Holcim PH to be delisted from stock exchange
Holcim Philippines, one of the country’s biggest cement producers, could soon join other large companies that are giving up public listing status after one of its major shareholders on Thursday proposed to delist the firm from the Philippine Stock Exchange (PSE).
Holderfin B.V. is planning to buy out the minority stockholders of Holcim Philippines that own the remaining 5.05 percent after it struck a deal to buy the shares of Japanese minority shareholder Sumitomo Osaka Cement Co., the company said in a stock exchange filing on Thursday.
Holcim Philippines, which operates four cement factories with a total annual production capacity of 10 million metric tons, was placed under a voluntary trading suspension by the PSE on Thursday after its public float ownership level fell below the minimum 10 percent.
Holderfin is a related party to Holcim Philippines’ ultimate parent firm, cement giant Lafarge Holcim of Switzerland.
The minority tender offer will allow the controlling shareholders’ group to consolidate full control of the company before launching voluntary delisting proceedings under the rules of the exchange.
Once completed, Holcim Philippines will continue normal business operations but it will do so as a privately-held company.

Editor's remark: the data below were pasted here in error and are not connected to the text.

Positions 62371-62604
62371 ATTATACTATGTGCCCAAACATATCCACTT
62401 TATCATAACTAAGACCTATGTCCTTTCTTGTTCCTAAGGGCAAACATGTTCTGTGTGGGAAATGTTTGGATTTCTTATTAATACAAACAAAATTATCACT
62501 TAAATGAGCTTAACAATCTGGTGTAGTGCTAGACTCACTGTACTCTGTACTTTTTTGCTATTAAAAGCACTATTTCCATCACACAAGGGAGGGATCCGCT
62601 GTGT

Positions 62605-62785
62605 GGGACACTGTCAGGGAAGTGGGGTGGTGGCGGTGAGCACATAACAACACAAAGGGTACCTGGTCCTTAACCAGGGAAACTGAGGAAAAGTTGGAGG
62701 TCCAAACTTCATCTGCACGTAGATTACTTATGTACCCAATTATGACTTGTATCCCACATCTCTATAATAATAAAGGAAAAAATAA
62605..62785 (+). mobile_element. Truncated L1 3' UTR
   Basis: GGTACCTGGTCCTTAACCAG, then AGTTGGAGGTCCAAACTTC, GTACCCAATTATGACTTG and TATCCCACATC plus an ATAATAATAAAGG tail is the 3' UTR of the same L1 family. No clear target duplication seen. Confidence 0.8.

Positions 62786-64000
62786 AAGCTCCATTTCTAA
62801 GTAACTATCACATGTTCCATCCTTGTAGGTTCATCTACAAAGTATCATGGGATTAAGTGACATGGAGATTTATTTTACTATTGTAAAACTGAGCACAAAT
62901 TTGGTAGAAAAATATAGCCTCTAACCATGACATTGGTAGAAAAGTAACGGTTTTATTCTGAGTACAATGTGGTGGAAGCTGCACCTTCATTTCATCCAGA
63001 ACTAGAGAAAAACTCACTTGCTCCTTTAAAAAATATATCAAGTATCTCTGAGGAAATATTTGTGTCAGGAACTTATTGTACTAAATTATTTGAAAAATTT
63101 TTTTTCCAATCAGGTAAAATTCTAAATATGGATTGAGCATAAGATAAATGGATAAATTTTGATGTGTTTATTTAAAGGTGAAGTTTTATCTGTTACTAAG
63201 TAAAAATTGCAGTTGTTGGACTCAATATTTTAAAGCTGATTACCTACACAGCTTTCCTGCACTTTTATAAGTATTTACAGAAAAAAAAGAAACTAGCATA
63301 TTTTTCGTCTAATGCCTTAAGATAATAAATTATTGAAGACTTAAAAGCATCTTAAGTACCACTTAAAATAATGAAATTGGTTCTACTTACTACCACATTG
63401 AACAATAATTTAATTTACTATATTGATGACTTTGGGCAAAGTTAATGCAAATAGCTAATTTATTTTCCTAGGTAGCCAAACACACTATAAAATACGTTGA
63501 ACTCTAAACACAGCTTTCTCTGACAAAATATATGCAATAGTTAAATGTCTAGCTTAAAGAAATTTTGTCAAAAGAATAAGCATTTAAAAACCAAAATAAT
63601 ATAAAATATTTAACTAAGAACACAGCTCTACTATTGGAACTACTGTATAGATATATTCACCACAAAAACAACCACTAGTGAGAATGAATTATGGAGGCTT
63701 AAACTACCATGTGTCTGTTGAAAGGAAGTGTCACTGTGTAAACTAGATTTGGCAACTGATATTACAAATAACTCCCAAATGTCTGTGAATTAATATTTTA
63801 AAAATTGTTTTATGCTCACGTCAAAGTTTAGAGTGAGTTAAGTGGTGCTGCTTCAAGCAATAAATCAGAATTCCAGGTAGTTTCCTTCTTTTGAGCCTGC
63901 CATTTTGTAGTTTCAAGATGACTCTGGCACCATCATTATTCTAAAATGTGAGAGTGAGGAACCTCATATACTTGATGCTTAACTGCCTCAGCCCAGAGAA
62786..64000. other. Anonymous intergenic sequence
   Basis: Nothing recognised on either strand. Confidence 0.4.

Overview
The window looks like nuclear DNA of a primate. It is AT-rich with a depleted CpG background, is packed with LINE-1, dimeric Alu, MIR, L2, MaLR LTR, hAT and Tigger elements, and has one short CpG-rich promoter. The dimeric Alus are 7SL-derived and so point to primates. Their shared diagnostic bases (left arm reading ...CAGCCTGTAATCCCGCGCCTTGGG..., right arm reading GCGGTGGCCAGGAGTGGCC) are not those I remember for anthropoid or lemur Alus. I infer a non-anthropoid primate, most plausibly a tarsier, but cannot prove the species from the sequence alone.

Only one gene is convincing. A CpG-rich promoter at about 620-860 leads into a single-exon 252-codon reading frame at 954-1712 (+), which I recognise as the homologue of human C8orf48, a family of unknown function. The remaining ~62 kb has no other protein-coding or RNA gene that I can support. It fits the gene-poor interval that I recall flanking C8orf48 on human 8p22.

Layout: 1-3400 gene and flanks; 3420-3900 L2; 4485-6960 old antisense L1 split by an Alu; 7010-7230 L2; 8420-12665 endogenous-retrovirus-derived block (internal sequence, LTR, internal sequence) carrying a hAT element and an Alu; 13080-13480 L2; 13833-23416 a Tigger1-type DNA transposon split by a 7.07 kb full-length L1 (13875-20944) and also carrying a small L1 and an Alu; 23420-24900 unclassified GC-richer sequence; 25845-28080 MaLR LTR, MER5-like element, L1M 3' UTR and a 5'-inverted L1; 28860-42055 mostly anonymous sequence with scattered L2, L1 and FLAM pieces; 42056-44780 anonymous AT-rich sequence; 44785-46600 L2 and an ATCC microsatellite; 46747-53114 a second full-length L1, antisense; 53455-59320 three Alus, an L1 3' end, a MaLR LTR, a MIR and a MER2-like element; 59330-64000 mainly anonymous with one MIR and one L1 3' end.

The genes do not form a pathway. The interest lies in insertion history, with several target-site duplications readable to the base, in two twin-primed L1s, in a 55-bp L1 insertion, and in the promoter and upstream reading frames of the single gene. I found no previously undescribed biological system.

The move is blow to the PSE, which is witnessing a recent exodus of large companies amid challenging business conditions caused by elevated inflation and weakened demand during the postpandemic period.
Another cement firm, Eagle Cement of billionaire Ramon Ang, delisted last December while Sy-led logistics firm 2GO Group is going private on July 17.
Tycoon Manuel Pangilinan-led infrastructure giant Metro Pacific Investments Corp. is also seeking to delist and is finalizing a tender offer to minority stockholders.
COL Financial Group chief equity strategist April Lynn Tan said firms are considering going private as prospects of an economic slowdown weigh on stock market valuations.
“Their valuations are cheap so they really can’t [sell shares in the market] to raise cash,” she told the Inquirer. “So they’re thinking, if that’s the case, maybe they should just delist because there’s no longer an advantage to staying listed.”
Jesley Tan Uy, a trader at HDI Securities, told the Inquirer such delistings could also be disadvantageous to minority stockholders, which often have no say in the final outcome.
Uy said the Securities and Exchange Commission should also regulate cross shareholdings to level the playing field for minority stockholders.